How to have a stress-free move with pets

How to have a stress-free move with pets

Cats and dogs can become very attached to their territory so it can be very stressful for both you and them when it comes to moving house. Your pet will require a bit of extra care and attention before, during, and after the move.

Before the move

Get a new identity collar tag for your pet with your name and address on it, then attach it to your pet on moving day. If your pet goes missing on or after moving day there's more likelihood of them being safely reunited with you.

Cats and dogs can suffer from travel sickness just like humans so speak to your vet and see if there's anything you can give your pet to help them cope with the journey to the new house.

Before you move it's also a good idea to update your pet's microchip where applicable, register them with a new veterinary practice, and also update your pet insurance policy.

On moving day

On the day of the move try to put your pet in a room with the doors and windows closed so that they can easily be found when it comes to moving time.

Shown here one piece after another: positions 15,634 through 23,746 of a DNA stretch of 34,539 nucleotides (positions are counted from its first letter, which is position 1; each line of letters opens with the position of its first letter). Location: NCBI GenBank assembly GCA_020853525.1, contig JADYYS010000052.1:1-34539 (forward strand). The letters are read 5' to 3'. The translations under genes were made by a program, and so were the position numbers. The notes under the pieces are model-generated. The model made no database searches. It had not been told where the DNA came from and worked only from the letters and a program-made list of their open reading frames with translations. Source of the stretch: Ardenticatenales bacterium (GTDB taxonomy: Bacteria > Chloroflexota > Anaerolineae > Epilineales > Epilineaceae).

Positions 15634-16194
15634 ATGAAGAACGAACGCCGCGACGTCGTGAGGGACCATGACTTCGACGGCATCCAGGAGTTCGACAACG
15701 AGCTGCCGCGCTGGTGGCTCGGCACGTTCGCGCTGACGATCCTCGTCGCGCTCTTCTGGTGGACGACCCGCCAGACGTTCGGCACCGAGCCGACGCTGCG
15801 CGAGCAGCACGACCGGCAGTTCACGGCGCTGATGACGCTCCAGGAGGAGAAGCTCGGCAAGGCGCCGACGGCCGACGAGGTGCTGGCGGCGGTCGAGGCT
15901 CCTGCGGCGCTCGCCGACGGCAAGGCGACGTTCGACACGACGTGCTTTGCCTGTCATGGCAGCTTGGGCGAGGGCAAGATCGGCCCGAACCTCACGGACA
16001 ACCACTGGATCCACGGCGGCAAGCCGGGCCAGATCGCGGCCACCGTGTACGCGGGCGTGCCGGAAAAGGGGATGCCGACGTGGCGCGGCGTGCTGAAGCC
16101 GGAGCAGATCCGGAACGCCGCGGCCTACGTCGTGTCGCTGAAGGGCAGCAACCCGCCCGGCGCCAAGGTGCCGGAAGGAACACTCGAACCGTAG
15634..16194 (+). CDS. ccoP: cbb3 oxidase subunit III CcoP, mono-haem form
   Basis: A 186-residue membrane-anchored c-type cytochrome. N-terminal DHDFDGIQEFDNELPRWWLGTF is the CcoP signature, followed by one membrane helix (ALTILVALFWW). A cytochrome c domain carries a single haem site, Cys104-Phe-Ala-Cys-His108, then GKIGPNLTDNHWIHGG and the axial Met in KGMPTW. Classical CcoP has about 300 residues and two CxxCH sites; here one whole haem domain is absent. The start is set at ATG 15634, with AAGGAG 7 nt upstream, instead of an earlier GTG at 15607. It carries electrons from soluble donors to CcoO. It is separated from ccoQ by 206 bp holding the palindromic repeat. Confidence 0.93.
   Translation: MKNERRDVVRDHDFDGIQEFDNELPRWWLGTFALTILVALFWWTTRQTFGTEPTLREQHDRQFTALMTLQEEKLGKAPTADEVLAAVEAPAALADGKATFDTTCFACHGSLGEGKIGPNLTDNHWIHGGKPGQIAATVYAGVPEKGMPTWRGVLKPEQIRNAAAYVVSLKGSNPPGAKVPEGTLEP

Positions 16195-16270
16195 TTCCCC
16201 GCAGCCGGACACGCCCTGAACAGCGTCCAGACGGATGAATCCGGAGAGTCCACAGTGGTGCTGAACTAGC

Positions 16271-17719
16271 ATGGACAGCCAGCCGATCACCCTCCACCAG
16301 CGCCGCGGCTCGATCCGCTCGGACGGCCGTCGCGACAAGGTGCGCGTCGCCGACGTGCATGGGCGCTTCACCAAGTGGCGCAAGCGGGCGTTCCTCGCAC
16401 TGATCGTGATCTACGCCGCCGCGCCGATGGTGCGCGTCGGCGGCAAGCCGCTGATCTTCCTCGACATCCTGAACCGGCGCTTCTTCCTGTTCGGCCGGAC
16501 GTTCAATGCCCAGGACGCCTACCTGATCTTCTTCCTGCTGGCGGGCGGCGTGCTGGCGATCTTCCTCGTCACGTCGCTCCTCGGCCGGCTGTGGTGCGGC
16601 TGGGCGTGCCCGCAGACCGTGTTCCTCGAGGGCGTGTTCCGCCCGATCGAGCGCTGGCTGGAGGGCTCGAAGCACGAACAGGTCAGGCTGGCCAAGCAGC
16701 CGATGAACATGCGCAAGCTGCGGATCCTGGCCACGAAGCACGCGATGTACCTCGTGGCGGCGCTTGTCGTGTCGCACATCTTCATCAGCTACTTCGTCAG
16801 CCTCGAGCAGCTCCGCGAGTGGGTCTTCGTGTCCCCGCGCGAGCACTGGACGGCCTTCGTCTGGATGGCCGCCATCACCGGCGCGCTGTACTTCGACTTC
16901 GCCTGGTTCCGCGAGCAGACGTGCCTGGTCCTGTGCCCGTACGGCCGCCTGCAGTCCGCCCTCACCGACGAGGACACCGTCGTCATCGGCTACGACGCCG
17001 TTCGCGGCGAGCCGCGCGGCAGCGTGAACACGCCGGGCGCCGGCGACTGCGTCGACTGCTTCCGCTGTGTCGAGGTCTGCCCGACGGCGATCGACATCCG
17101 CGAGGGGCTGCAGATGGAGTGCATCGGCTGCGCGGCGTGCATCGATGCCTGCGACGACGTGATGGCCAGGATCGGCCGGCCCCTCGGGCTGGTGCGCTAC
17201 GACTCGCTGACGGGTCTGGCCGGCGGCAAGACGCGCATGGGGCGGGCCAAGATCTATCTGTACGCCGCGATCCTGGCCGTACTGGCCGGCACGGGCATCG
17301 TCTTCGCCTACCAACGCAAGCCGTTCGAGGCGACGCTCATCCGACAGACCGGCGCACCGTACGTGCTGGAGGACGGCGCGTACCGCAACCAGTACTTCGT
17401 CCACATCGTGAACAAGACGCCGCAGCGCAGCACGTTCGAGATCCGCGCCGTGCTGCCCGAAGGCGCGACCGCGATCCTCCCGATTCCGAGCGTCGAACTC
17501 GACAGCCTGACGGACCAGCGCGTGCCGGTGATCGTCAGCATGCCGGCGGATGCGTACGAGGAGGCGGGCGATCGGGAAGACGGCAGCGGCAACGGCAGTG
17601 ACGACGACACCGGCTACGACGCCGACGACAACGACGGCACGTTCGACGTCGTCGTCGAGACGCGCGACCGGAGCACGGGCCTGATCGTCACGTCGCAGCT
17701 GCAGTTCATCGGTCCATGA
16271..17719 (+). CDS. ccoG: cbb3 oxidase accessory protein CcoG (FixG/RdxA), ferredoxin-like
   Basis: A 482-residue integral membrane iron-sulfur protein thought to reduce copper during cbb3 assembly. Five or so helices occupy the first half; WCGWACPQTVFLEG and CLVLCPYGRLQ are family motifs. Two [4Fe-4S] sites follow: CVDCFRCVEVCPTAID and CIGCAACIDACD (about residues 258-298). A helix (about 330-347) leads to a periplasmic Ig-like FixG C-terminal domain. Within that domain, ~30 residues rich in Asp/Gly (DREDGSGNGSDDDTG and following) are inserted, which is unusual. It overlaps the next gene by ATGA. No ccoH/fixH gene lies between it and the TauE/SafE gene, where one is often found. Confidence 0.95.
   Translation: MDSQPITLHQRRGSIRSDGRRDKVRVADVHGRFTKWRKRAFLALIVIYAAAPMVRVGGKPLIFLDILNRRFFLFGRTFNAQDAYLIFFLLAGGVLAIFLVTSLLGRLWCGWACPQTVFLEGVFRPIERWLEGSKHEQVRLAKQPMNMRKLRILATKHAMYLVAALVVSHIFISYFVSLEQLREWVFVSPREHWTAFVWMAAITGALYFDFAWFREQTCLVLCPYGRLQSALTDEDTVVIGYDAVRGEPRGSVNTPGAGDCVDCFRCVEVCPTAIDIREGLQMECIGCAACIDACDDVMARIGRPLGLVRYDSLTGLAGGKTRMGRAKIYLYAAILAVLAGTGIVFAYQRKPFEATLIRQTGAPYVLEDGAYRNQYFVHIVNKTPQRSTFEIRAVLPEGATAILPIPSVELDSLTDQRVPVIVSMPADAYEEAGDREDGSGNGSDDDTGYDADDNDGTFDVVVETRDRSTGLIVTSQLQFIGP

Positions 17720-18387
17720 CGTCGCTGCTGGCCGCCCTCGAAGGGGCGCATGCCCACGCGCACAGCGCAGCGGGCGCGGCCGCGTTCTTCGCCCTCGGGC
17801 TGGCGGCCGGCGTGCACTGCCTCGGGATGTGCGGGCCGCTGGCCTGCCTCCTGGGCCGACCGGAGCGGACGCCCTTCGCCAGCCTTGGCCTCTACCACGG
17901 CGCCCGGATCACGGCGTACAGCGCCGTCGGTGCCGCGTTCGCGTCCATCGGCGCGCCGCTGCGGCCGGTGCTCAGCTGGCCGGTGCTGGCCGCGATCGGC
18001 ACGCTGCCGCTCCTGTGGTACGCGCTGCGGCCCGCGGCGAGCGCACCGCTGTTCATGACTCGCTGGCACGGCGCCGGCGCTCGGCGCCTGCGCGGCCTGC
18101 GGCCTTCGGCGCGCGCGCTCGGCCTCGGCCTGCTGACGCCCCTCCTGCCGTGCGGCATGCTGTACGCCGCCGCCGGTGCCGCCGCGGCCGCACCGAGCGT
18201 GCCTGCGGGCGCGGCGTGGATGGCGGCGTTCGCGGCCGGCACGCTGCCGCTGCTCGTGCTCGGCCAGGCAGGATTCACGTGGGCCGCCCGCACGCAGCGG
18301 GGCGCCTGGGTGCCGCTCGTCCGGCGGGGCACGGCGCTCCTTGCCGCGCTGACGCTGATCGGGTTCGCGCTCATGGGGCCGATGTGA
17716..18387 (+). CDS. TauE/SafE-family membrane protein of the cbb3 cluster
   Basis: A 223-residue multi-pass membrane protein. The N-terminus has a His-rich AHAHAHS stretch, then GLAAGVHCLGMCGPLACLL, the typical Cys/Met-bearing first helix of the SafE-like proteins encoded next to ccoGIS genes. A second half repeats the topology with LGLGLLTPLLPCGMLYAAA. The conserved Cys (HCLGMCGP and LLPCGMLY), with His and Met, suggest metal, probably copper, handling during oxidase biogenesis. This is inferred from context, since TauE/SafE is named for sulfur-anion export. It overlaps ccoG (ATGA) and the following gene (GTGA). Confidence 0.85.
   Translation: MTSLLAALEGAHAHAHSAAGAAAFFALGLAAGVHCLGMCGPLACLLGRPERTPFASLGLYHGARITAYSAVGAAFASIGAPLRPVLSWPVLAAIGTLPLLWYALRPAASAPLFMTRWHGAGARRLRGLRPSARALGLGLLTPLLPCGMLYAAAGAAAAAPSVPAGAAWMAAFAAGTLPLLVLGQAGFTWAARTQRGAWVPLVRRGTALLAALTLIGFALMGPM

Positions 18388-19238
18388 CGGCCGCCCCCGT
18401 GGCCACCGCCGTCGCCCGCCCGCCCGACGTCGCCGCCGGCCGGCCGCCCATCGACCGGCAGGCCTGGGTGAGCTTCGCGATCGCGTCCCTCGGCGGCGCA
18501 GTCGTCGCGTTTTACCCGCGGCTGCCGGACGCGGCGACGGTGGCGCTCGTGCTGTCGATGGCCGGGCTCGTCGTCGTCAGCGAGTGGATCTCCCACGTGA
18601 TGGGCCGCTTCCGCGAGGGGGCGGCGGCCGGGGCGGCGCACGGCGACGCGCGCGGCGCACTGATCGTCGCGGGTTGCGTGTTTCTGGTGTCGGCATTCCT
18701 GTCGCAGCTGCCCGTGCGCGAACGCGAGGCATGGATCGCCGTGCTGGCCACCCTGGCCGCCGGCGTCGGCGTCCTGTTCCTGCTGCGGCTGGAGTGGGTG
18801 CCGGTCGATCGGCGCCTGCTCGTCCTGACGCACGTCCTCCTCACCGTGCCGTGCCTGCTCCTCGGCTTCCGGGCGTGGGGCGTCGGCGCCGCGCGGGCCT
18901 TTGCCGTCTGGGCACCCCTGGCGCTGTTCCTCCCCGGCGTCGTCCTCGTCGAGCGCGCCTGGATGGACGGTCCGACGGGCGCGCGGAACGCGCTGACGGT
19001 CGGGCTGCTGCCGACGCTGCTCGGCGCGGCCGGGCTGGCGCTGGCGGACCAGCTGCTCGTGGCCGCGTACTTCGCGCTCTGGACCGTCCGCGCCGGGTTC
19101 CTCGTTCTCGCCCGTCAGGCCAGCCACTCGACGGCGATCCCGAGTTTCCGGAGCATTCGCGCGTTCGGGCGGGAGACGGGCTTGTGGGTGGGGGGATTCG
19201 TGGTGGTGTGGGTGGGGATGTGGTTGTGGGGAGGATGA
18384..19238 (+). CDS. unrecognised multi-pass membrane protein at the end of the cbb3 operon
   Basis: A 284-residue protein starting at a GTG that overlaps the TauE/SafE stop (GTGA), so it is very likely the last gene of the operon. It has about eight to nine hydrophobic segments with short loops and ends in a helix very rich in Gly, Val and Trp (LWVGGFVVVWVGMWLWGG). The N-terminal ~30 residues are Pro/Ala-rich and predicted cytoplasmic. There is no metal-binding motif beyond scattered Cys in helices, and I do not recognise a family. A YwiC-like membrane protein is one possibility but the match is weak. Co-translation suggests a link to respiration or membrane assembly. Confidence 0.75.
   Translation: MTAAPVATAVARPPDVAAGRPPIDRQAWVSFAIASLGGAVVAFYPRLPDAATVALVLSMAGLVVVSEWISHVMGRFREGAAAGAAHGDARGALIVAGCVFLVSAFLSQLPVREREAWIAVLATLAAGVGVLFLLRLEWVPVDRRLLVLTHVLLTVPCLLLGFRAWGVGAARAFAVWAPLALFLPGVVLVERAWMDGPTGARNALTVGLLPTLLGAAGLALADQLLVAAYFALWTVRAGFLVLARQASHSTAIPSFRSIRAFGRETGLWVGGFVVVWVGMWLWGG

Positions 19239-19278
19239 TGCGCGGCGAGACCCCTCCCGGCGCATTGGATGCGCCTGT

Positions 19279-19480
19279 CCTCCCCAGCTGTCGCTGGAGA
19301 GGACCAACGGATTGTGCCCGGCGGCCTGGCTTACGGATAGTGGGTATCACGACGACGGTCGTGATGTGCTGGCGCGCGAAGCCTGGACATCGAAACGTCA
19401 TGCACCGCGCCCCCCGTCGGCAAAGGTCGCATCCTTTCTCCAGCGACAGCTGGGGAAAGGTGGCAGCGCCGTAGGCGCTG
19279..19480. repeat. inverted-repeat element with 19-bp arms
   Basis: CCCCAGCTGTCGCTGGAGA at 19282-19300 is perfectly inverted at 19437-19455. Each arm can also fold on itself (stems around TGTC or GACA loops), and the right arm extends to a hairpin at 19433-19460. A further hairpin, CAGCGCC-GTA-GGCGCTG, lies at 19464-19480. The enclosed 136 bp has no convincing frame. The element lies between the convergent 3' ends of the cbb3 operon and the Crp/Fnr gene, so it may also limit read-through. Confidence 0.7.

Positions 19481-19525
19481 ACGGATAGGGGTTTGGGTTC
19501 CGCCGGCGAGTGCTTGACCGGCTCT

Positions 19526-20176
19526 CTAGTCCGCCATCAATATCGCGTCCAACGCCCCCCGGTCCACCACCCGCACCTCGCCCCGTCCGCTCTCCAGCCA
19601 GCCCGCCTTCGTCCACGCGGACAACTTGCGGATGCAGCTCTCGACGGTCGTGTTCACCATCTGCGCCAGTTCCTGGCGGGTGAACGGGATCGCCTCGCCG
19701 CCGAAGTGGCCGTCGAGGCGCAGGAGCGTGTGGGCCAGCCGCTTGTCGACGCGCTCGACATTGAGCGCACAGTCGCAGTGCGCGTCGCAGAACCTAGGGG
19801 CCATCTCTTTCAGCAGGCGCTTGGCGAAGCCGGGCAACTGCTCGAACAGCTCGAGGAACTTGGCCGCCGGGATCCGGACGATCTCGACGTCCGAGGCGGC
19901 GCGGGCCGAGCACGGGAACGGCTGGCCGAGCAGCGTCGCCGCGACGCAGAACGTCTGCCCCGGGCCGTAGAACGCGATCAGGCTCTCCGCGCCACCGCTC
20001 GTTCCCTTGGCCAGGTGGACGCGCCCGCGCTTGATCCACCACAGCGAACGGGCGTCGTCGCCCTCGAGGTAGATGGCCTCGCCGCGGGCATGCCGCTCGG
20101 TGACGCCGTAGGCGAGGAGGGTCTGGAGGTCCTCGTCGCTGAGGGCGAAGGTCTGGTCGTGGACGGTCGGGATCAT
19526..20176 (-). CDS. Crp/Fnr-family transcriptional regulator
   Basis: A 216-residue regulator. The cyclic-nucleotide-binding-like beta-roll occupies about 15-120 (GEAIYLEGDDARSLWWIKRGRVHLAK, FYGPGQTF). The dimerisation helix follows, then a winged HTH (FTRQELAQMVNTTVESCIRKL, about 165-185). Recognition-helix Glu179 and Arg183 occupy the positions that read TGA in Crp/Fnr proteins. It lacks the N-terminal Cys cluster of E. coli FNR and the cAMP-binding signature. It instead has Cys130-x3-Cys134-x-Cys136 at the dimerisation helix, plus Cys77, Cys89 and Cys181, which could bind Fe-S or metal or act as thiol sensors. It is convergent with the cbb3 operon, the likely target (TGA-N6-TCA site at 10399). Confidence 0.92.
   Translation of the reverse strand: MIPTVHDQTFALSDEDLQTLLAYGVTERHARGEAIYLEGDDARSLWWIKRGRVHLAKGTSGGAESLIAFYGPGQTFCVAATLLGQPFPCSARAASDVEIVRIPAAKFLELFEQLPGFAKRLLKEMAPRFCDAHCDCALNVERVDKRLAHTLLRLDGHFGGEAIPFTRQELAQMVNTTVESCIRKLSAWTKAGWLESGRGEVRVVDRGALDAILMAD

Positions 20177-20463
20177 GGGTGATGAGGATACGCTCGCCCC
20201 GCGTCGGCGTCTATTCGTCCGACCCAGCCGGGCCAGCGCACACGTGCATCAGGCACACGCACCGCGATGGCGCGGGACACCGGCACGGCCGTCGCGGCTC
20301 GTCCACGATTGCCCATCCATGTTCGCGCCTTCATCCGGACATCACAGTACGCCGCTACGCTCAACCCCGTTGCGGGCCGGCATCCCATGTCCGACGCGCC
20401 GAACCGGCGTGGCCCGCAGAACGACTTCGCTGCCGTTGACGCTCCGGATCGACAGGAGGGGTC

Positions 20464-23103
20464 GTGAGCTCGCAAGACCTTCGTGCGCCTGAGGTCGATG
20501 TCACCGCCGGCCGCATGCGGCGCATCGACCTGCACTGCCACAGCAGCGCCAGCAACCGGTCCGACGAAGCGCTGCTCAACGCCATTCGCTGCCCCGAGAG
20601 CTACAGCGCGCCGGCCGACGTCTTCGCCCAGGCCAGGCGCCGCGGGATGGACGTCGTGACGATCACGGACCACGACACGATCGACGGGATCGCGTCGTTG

Your pet may become distressed by the stream of strange people coming in and out of the house on moving day, and the disturbance of their surroundings. It can be a good idea to have a friend look after your pet on moving day, or perhaps put them into kennels or a cattery for a few days whilst you move and unpack.

If you decide to keep your pet with you on moving day then there are a few things you can do to make it less stressful. Cats should be kept in their cage at the new home until their bed, litter tray etc have been placed and the movers have left. As for dogs, nominate one family member to keep an eye on the dog for the day so that you're not constantly worrying about where they are, and they won't get under your feet as much.

After the move

Your pet needs time to adjust to their new home once you've moved in, and there are several things you can do to help them settle in:

  • Show your pet where their bed is and make them aware of which rooms they're allowed in.

  • Keep your cat indoors for the first 24 hours or so to give them time to adjust. Make sure you feed them just before you let them out for the first time so that they know to come home for more food.

  • Make sure that your garden is secure, i.e. check for any gaps in fences and gates that your pet could escape through.

  • Get back into your old routine as soon as possible, i.e. keep feeding times the same as they were and walk you dog at the same time of day as much as possible.


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